Today a great silence reigns on earth, a great silence and a great stillness. A great silence because the King is asleep. The earth trembled and is still, because God has fallen asleep in the flesh... and has raised up all who have ever slept since the beginning of the world. He has gone to search for Adam, our first father, as for a lost sheep. Greatly desiring to visit those who live in darkness and the shadow of death, he has gone to free from sorrow Adam in his bonds, and Eve -- captive with him, he who is both God and the Son of Eve... "I am your God, who for your sake has become your son... I order you, O sleeper to awake. I did not create you to be a prisoner in Hell. Rise from the dead, for I am the life of the dead.
CCC 635, quoting ancient homily for Holy Saturday.

What Is Happening Off Stage?

We have accompanied Our Savior so intently this week, and just when He has wrought our salvation, He is suddenly taken from us! It seems He has other business to which He must attend, that does not directly involve us. What mystery is this?

In Shakespeare's day, although stage effects could be impressive, they obviously could not portray the Battle of Philippi in the play Julius Caesar. The mighty clash between Brutus and Cassius on one side, and Octavian on the other actually happens between two acts. A minor character, Cassius' slave, Pindarus, describes the climactic offstage moment to Cassius in a mere five lines. Pindarus reports defeat, and Cassius orders Pindarus to kill him.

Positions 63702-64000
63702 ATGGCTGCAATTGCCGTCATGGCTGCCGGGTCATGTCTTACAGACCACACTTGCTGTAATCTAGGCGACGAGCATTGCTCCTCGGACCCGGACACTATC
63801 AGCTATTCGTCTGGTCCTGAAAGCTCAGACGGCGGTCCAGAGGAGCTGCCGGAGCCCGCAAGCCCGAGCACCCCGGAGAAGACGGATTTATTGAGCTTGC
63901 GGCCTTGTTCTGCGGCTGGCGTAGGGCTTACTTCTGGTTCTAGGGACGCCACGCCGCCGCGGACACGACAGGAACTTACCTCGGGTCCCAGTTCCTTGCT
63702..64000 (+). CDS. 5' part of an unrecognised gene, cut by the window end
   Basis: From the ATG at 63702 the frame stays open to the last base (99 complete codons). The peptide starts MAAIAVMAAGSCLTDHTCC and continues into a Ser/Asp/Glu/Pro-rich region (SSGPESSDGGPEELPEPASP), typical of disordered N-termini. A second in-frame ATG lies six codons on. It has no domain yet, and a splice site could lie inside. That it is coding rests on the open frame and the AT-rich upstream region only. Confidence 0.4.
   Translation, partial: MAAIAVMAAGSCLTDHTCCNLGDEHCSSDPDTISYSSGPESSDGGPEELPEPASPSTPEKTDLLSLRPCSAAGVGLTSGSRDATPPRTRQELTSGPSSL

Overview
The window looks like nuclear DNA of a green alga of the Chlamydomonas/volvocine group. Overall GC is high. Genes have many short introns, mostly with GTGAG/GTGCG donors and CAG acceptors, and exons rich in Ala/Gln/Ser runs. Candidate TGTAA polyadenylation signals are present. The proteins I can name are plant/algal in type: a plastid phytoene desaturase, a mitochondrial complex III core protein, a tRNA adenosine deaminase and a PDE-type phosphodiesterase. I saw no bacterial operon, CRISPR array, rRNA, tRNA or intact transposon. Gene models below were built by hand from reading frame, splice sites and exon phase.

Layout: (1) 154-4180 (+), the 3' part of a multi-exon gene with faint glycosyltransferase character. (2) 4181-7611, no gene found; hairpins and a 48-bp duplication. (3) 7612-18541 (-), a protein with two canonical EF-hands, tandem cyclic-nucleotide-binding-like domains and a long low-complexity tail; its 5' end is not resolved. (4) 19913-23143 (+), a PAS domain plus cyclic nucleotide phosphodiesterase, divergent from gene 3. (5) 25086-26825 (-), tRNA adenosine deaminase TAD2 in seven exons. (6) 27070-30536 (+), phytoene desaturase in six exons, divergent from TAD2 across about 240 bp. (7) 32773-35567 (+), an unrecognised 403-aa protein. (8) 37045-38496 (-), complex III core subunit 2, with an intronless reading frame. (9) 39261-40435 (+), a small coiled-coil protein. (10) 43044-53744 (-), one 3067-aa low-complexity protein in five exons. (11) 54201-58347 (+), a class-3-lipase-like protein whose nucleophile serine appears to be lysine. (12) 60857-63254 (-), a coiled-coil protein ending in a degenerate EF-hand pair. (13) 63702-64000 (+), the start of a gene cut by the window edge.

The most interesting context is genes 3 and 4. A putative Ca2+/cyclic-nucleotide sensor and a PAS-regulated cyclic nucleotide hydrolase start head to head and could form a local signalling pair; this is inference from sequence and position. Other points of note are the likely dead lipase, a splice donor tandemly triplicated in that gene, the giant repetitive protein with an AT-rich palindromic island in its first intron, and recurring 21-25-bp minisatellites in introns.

However, Pindarus was wrong. Where he saw defeat was actually victory. The apparent defeat of the Cross, was actually Christ's moment of victory. "It is finished," is not surrender, but a proclamation by the victorious King.

The question of Holy Saturday is, "what is happening between the crucifixion and the resurrection?" or, in other words, "what is going on offstage?" It turns out to be another battle, or not so much a battle as a raid. Jesus indeed must go to the abode of the dead, so it might be said that he was truly dead. To go on, let us look at an Orthodox icon.

The Icon of the Resurrection and the Raid on Hell

Orthodox Icon of the Resurrection actually
depicts Christ's descent into Hell.
This is actually of the resurrection, but it really reveals the off-stage action of Holy Saturday.

First, note the absence of flames and imps. This Hell is not the Hell of the damned. This is the Limbus Patrum, or Bosom of Abraham,  where the souls of the righteous Old Testament people slept until this very moment.

The figure of Christ is central. He is surrounded by a mandorla (Italian, "almond"), a common element in sacred art. It is formed by the overlap of two circles, depicting almost a portal beyond time and space. Notice how the mandorla gets darker as it approaches Christ. The light of Christ is represented by darkness, for the closer one approaches to the truth, the less use is one's reason, or at least so the Orthodox have it in their apophatic theology.